Through remarkable acts of kindness and the healing power of music, a Forest Hills-based nonprofit called Songs of Love Foundation has been bringing smiles to the faces of thousands of ailing kids all across the country and the world.
And this year, it is celebrating its 20th anniversary.
“I was walking down the street in January 1996 and I had a sudden epiphany to create a national charity that would provide personalized songs for seriously ill children and teens, free of charge. The name came to me instantly,” Founder and President John Beltzer said.
The longtime Queens resident said his brainchild was named after a tune titled “Songs of Love” that his fraternal twin brother, Julio, wrote and recorded just two months before he died on April 12, 1984, at just 24. He committed suicide.
Now, 20 years after the organization’s humble beginnings in Beltzer’s parents’ basement, nearly 27,000 uplifting songs of love have been created for as many children everywhere.
Lyrics containing the youngster’s name and references to all of a child’s favorite people, activities, pets, and things fill each professionally produced CD, and talented professionals write and perform the songs in the musical style that the child likes best.
“The songs have proven to be powerful therapeutic tools to help children cope with serious illness and lifetime physical or emotional disabilities,” Beltzer said.
It’s all about the medicine of music. And everyone agrees that the kids’ reactions when they receive their musical gifts is priceless.
“Songs of Love is such an invaluable gift for our children and families that counteracts and comforts any of the fear, anger or grief that an illness or injury brings,” Siri Bream, child life specialist at Richmond, Va.’s Children’s Hospital said. “The healing power of music is huge, but the power of feeling validated, of being honored, of being important enough to have a song that is entirely all about you, gives our patients a sense of belonging in this world, a sense of hope, a renewed purpose and determination to live.”
During a recent song fest, 1,500 college students joined voices at a conference in Indiana, and in so doing made 5-year-old leukemia patient Christian Parchman’s day brighter with a special serenade, while he was being treated at the Peyton Manning Children’s Hospital.
“Christian loves rap music, so we made the song into a rap style song and the students added their voices right over the chorus,” Beltzer said.
Beltzer hopes to bring the experience to many more companies and schools.
Back in January, U.S. Rep. Joseph Crowley (D-Jackson Heights) presented his special song to a happy recipient.
“I believe in the power of music and the positive impact it can have on people’s lives. That’s why I was especially proud to partner with an organization that uses music to uplift children during such difficult and challenging times,” Crowley said. “It was a thrill to record an original song through the Songs of Love Foundation and an even bigger thrill to be able to personally share it with young Victor Rugerio at Elmhurst Hospital.”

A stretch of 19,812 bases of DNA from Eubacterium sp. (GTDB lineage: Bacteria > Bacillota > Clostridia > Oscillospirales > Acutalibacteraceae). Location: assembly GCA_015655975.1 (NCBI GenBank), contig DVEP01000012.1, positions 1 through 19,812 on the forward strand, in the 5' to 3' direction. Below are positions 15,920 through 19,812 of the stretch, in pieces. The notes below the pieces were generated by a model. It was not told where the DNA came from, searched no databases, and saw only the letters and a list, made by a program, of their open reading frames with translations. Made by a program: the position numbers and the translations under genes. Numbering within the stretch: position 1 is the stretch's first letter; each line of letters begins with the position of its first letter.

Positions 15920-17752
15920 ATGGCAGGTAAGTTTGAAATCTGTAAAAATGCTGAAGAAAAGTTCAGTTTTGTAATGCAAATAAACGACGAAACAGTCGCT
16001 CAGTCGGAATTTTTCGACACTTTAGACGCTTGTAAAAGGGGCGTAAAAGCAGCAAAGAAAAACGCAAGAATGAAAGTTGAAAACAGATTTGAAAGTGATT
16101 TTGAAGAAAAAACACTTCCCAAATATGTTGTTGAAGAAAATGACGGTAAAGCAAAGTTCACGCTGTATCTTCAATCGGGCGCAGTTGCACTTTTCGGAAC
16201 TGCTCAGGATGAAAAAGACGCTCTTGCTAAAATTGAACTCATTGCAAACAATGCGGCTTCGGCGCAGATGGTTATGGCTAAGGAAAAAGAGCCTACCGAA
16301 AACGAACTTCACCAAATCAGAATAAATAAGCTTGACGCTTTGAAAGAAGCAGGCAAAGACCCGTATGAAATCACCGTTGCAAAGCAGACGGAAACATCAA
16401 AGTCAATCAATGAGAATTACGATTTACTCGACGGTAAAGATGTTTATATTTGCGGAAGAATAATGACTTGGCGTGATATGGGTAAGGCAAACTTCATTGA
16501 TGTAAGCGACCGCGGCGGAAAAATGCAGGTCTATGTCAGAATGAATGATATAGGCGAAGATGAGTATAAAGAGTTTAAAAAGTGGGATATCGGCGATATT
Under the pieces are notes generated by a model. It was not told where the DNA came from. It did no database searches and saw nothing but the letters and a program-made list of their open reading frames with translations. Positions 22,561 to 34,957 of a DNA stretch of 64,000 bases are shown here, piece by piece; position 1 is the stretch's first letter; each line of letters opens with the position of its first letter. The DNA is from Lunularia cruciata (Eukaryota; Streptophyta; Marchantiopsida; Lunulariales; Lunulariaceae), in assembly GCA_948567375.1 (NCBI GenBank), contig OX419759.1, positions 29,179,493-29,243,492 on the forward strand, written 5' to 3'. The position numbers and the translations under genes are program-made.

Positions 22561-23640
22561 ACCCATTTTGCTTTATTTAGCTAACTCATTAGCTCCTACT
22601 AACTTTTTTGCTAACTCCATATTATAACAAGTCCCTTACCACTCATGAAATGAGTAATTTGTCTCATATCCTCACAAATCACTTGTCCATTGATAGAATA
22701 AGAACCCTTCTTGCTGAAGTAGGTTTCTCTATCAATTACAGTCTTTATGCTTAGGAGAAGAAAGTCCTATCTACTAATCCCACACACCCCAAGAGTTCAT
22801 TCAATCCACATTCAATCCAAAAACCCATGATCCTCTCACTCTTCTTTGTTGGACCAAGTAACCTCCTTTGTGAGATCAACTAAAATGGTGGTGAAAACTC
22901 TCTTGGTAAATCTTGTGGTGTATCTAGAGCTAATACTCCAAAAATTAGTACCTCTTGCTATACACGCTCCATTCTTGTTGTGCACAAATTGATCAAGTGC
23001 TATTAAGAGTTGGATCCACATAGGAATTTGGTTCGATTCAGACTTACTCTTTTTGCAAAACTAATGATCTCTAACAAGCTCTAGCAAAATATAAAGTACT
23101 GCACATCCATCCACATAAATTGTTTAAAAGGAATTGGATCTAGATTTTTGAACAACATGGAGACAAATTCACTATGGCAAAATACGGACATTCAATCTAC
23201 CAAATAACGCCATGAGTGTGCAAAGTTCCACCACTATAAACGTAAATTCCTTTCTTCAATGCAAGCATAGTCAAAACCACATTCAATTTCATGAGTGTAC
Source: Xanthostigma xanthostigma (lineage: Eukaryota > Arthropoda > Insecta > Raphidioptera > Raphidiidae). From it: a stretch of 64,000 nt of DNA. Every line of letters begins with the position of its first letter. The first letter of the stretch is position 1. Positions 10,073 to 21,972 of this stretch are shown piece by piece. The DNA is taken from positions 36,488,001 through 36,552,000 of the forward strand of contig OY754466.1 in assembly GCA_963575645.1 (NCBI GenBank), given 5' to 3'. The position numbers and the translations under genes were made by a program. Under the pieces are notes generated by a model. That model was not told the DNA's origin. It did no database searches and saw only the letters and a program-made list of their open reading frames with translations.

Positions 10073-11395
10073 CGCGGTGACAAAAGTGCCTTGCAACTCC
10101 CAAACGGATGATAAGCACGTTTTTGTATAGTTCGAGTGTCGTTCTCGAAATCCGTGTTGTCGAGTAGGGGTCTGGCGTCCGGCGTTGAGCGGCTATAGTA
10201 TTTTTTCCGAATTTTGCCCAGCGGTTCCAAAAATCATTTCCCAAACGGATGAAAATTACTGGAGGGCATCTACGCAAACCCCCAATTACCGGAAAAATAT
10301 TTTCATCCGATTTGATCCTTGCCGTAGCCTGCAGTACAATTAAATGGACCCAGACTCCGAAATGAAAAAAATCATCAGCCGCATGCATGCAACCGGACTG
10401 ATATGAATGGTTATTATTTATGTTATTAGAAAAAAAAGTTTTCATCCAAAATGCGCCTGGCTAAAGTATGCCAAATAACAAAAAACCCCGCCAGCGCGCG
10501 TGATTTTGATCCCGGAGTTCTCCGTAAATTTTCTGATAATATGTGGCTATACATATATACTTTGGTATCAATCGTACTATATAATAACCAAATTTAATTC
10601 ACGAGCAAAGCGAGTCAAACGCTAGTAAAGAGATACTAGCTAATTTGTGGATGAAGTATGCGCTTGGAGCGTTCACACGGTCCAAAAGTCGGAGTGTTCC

Another event took place at Webster Hall in the East Village when Songs of Love held its sold-out 6th Annual Benefit Concert featuring JRAD, a Grateful Dead cover band and the audience recorded a healing “song of love” for 14-year-old Justin Silver, a child with autism.
And heart transplant patient Paris Burris, 11, was all smiles when she heard her name on a tune that featured the voices of over 200 American Legion war veterans. Paris and family were present at that event which took place at a recent convention in Charlotte, N.C.
Manhattan-based songwriter Carl Allocco is a Queens native, who has been working with Songs of Love since he answered an ad that Beltzer placed in the Village Voice back in 1997.
“Since then, I’ve written over 3,500 songs for the organization and it has been a wonderful, rewarding experience,” Allocco said. “I’ve been to many events where the songs were personally delivered to a child, and the expression of joy on their faces when they receive it is beyond words. I feel humbled and honored to be able to use my talents this way: to put a smile on the face of a child going through a tough time.”
For the most part, songwriters can create the entire song by themselves, but sometimes they work with singers. Celebrity singers like Billy Joel, David Lee Roth, and Michael Bolton have teamed up with Songs of Love and donated their talents.
At Songs of Love, it seems that great karma abounds. Lucky youngsters benefit by receiving a memorable gift; the song becomes an everlasting keepsake for the child and family, bringing hope and lifting spirits.
Meanwhile, song contributors undoubtedly experience powerful feelings of purpose, knowing that they’re bringing happiness to a deserving youngster battling a serious illness. It’s a win-win for everyone.
To request a song, you can go to: www.songs
©2016 Community News Group
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